The main debris field was located south of the primary impact area (distance unknown) and included an engine cowling, a door, and one of the two main rotor blades. The other main rotor blade was found about 426 feet southwest of the primary impact area.

Examination of the wreckage found that only one of the two collective lever arms (subsequently identified as the right collective lever arm) was recovered from the accident site.

The Right Collective Lever as Found (Credit: DOD via NTSB)

The Right Collective Lever as Found (Credit: DOD via NTSB)

Collector Level Installation (Credit: Bell via NTSB)

Collector Level Installation (Credit: Bell via NTSB)

Collector Level Installation (Credit: Bell / NTSB)

Collector Level Installation (Credit: Bell / NTSB)

Also, the areas on the main transmission’s main rotor mast where the missing (left) collective lever arm was installed did not exhibit damage similar to the significant damage found in the areas where the right collective lever arm had been attached before the helicopter impacted the ground. Examination of the two holes for the bolts that secured the two collector lever arms together found no indications of hole enlargement or longitudinal wear marks on the inside of bolt holes.

Various impact marks were identified that, according to Bell, were “consistent with an overtravel of the collective lever arm in the direction of an upward movement of the collective sleeve”and mast bumping.  Mast bumping occurs on a two-bladed semi-rigid rotor when “when the system exceeds its teetering limit and strikes the mast of the helicopter with sufficient force to cause mast deformation and potentially mast failure”.

Bell…simulation of the Bell 214 helicopter’s response to a sudden and severe reduction of main rotor collective pitch (resulting from a failure of the collective flight control system) showed that the helicopter would respond with a severe right roll and a simultaneous nose-down pitch attitude. The math model simulation also showed that a sudden and severe reduction of main rotor collective pitch would cause the main rotor hub to exceed its flapping angle and the main rotor blade tips to deflect downward and possibly contact the tailboom due to the reduced amount of clearance.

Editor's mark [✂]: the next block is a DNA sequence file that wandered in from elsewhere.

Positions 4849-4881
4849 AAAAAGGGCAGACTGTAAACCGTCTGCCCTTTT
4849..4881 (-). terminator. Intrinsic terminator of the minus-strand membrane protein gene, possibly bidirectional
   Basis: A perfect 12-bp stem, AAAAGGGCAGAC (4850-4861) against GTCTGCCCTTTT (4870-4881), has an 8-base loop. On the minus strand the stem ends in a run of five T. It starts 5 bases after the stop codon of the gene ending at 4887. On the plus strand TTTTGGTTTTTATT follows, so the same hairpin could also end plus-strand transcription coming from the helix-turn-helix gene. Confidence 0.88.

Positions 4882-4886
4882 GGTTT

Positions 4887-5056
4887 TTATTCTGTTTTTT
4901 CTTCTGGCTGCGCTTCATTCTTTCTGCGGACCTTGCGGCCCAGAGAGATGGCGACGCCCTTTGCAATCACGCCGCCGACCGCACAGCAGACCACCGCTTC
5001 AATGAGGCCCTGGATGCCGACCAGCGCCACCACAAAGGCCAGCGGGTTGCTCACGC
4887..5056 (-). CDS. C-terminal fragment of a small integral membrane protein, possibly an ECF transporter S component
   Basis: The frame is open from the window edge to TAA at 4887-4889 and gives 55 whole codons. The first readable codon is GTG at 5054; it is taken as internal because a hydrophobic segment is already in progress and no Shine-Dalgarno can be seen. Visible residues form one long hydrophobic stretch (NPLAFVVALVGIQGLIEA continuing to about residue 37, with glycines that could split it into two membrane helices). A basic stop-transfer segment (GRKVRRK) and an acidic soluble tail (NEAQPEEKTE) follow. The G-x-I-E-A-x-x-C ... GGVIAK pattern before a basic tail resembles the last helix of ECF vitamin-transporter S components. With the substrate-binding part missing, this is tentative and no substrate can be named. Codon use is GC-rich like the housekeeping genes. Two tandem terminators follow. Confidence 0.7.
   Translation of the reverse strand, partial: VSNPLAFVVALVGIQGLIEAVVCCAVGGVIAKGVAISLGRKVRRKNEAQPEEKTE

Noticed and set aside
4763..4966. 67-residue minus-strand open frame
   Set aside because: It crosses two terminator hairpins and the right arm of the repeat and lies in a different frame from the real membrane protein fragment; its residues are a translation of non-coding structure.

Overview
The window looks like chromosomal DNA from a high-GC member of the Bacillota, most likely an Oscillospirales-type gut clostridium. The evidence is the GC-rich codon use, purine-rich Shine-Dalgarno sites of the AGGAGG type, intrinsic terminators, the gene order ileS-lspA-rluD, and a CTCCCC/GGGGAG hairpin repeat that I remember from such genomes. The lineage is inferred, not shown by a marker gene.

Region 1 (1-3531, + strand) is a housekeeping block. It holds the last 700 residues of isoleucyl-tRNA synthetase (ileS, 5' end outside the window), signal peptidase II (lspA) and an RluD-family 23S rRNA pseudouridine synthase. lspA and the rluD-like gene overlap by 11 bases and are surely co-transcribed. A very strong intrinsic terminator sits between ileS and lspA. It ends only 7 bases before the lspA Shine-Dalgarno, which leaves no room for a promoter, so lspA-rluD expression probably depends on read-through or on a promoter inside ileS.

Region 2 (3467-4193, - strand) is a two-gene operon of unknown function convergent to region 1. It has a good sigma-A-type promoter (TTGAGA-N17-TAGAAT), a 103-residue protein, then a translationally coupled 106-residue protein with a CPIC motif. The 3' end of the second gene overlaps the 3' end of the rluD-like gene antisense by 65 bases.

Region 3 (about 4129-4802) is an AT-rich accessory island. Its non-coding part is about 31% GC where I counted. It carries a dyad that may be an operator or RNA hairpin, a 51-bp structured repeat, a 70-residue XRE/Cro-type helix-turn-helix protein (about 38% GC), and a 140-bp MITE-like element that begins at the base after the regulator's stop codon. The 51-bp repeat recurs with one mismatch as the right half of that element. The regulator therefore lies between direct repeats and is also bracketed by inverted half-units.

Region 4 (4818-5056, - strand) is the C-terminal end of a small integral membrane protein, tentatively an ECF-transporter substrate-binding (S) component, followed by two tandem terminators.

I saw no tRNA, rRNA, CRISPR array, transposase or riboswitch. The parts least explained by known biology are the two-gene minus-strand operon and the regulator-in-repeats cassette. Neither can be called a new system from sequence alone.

The results of the math model simulation were closely aligned with the witness accounts from the flight crew of the helicopter behind the accident helicopter and the damage observed on the helicopter wreckage. For example, the nose-down pitch and right roll observed in the math model simulation was similar to the reported pitch and roll of the accident helicopter when the accident sequence began. Also, the main rotor mast showed damage consistent with mast bumping that resulted when the main rotor hub significantly exceeded its flapping angle.

Thus, the evidence showed that, when the accident helicopter’s main rotor hub exceeded its flapping angle, the resulting loss of clearance between the main rotor system blades and the tailboom caused the main rotor blades to contact the tailboom. This contact was severe enough to cause the aft tailboom section to completely separate from the rest of the tailboom, leading to a loss of pitch control.

NTSB comment that:

A review of maintenance records for the collective flight control system showed that the collective torque shaft support bracket had been replaced the day before the accident. The support bracket installation was found in the wreckage, and no evidence indicated that the installation of the replacement support bracket was faulty.  The maintenance records showed that a functional check flight was completed after the support bracket replacement with no noted defects.

NTSB do note that: